The Editor's First Day at Cheese School
At 8:30 this morning I took my seat in a classroom at the Vermont Institute of Artisan Cheese (on the campus of UVM in Burlington), to start the first of a four-day- cheesemaking intensive course. This education for me is long overdue. As the editor of culture magazine, I’ve learned a lot on the job about what makes one wheel different from another, but there are big gaps in my cheese intelligence. What really happens (on a microbial level) when milk, starter, coagulant and a cheesemaker come together in a creamery? It was time I knew.
But first I was to learn about my classmates. We went around the room introducing ourselves and I was amazed to hear that the other 14 students (of various ages) had come from all over—Bolivia, Nova Scotia, Tennessee, Wyoming, Pennsylvania, Iowa and various towns in the northeast. One farmer said she signed up to learn about cheesemaking, “so I can keep my husband’s dairy farmer dream alive.” A chef, a human resources professional, a teaching retiree, and an immunologist all came to jumpstart new careers. Others students were already practicing artisan cheesemakers looking to troubleshoot various cheese problems and to make consistently better products.
The first six hours of today’s class were an intense, remarkable journey into the world of the Unseen. Cheesemaking is all about controlling phenomena that are invisible to our eyes. Like the way microbes transform lactose into lactic acid to move the pH of milk; how hydrogen ions cleave from casein to change the polarity of molecules to make curds and whey; sodium (NaCl) works to push calcium out of its spot in a casein micelle; or how short fatty acids break apart in a triglyceride molecule to become free agents that suddenly contribute flavors and aromas. These are just a fraction of the cheese-yielding agents revealed to us by three of the Institute’s lauded faculty members: Dr. Paul Kindstedt, Dr Montse Almena, and Marc Druart.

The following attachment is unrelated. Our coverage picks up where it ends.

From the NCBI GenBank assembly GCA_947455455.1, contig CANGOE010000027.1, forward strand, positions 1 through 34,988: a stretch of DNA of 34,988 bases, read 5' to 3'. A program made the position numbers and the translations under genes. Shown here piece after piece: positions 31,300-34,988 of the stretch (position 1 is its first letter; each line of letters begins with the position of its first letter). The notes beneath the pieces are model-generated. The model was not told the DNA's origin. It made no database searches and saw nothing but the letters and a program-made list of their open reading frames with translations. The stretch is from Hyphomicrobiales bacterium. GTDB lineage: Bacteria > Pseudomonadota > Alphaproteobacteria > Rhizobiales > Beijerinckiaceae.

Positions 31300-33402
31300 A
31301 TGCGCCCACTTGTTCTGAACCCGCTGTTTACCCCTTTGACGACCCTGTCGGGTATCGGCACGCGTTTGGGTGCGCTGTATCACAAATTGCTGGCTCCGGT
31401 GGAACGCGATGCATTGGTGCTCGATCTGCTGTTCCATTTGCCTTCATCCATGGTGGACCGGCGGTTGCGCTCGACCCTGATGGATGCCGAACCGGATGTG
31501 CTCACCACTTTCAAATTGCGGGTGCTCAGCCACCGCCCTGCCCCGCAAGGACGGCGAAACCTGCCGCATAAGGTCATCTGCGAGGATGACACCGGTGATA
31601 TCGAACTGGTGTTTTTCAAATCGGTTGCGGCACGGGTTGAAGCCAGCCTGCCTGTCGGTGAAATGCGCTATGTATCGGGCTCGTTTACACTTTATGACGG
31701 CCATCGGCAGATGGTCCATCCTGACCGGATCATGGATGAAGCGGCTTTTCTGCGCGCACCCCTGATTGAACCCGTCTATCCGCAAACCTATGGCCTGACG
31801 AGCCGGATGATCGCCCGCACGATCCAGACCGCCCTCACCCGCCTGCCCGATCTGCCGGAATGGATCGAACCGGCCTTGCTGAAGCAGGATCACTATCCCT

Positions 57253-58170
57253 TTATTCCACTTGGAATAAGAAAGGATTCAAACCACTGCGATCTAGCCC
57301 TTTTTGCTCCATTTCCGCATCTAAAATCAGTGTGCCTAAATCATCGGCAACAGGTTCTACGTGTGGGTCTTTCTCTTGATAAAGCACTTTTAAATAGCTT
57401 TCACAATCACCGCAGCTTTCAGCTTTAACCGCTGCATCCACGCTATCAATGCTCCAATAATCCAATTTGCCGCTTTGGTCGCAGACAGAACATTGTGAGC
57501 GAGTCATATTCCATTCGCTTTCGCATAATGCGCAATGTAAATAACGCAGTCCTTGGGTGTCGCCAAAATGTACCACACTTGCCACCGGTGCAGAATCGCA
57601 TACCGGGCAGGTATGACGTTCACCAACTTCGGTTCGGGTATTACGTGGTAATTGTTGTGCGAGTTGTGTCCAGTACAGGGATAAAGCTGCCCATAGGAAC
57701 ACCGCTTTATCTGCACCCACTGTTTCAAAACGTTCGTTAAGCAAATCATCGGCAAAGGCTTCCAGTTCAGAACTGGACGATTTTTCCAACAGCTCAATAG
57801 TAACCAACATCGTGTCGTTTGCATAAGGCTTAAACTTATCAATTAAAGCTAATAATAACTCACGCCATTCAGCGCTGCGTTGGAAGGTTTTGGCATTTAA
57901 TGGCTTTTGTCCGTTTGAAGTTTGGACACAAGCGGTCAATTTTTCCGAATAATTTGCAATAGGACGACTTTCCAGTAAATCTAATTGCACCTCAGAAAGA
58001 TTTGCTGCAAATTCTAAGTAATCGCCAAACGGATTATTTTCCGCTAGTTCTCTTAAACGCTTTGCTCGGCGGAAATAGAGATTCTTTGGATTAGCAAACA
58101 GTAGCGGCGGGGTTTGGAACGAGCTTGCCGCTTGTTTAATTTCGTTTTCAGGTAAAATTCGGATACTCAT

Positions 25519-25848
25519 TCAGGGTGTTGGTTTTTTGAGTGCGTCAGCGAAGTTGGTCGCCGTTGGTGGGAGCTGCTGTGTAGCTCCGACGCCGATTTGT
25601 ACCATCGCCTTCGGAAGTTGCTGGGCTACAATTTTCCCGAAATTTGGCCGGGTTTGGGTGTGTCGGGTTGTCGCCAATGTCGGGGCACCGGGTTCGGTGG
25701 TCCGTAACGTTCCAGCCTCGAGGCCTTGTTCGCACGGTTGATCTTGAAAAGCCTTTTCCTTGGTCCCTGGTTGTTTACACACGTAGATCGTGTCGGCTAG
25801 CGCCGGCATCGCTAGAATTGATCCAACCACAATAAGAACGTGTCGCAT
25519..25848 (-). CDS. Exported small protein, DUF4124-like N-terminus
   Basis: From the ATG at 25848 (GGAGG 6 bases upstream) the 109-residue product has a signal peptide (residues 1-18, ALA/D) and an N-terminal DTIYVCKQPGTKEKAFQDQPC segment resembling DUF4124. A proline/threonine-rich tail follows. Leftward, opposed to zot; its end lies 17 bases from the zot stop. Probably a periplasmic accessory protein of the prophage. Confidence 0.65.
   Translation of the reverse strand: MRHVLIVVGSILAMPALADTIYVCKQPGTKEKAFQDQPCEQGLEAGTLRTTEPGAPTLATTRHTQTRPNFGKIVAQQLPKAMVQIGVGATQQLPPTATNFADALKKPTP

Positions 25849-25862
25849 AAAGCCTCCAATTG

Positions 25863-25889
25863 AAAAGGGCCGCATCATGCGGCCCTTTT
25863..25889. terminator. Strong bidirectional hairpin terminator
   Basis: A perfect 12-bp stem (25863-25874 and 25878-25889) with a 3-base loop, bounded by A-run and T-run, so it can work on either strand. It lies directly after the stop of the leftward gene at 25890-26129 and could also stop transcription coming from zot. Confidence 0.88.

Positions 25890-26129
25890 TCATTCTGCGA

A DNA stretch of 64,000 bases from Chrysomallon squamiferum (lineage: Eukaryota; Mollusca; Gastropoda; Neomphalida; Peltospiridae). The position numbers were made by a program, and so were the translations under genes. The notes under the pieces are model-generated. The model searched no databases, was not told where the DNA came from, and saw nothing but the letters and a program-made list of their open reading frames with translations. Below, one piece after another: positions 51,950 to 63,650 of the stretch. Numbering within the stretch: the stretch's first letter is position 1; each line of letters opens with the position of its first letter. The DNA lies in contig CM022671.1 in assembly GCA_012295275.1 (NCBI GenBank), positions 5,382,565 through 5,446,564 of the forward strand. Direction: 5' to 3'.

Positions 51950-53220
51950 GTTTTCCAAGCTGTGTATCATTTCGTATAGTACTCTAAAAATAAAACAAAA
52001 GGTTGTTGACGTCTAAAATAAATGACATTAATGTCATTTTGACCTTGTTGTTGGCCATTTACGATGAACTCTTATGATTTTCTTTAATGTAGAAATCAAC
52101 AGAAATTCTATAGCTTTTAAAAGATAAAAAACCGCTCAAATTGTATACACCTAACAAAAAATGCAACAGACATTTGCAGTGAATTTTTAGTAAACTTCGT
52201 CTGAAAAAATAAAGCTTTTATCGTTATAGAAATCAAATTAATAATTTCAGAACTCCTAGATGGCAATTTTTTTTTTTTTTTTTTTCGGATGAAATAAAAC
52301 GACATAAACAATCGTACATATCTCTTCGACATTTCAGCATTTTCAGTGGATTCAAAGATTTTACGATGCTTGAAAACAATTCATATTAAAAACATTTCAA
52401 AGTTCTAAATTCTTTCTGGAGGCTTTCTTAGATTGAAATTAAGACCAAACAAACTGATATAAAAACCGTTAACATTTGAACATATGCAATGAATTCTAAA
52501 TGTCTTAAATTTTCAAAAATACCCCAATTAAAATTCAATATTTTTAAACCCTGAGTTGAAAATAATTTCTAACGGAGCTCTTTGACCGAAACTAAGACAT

We finished the day in the cheesemaking room, donned in hairnets, paper slippers, and lab coats as Druart walked us through the steps of making a fresh cow’s milk cheese with two different added cultures and animal rennet. The batch is curing overnight, as I write this, transforming into a gel we will cut and drain in the morning. It’s the first of many cheeses we’ll be making over the next couple of days. Marc explained how the long slow acidification through the night will yield more diacetyl—the thing that can give cheese nuttiness. Now I can taste that quality and know how it happens. School is so cool.